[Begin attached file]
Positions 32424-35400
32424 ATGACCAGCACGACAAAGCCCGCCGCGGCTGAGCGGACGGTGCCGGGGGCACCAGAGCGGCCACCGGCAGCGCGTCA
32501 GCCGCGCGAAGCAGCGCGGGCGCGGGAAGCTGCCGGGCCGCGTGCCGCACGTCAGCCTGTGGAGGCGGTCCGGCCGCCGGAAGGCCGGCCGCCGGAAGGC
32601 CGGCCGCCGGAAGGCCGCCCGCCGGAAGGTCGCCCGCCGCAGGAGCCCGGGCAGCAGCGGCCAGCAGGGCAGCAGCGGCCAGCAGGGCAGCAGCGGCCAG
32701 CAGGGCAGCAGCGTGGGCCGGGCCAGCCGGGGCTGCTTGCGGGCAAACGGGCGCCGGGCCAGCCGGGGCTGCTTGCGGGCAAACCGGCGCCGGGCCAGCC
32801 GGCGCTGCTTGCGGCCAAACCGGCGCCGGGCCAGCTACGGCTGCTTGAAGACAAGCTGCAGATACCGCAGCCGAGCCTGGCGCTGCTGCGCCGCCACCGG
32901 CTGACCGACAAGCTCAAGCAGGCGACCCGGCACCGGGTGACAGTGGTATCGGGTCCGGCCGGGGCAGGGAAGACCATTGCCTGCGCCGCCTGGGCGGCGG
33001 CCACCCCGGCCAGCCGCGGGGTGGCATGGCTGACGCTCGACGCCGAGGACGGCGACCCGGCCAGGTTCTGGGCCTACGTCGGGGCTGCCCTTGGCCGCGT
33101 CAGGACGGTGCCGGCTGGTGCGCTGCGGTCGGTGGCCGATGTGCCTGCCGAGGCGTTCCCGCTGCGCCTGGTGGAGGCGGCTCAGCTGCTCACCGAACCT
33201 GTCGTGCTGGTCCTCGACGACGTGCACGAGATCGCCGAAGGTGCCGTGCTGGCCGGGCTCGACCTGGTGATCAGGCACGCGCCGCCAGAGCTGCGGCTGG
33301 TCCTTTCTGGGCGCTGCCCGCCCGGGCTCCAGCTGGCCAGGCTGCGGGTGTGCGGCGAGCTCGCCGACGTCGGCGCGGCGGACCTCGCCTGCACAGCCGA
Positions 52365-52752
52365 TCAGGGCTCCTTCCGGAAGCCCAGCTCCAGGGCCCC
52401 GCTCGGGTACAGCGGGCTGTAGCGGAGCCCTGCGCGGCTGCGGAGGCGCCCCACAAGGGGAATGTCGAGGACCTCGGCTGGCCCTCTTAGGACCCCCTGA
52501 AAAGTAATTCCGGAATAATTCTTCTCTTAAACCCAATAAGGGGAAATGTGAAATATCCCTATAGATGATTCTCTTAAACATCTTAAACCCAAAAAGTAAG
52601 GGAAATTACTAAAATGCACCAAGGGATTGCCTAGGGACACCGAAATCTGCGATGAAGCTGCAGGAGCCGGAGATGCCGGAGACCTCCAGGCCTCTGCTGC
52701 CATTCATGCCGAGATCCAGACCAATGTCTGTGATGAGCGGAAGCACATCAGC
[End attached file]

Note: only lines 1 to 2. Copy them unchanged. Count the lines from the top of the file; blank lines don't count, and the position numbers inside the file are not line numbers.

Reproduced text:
Positions 32424-35400
32424 ATGACCAGCACGACAAAGCCCGCCGCGGCTGAGCGGACGGTGCCGGGGGCACCAGAGCGGCCACCGGCAGCGCGTCA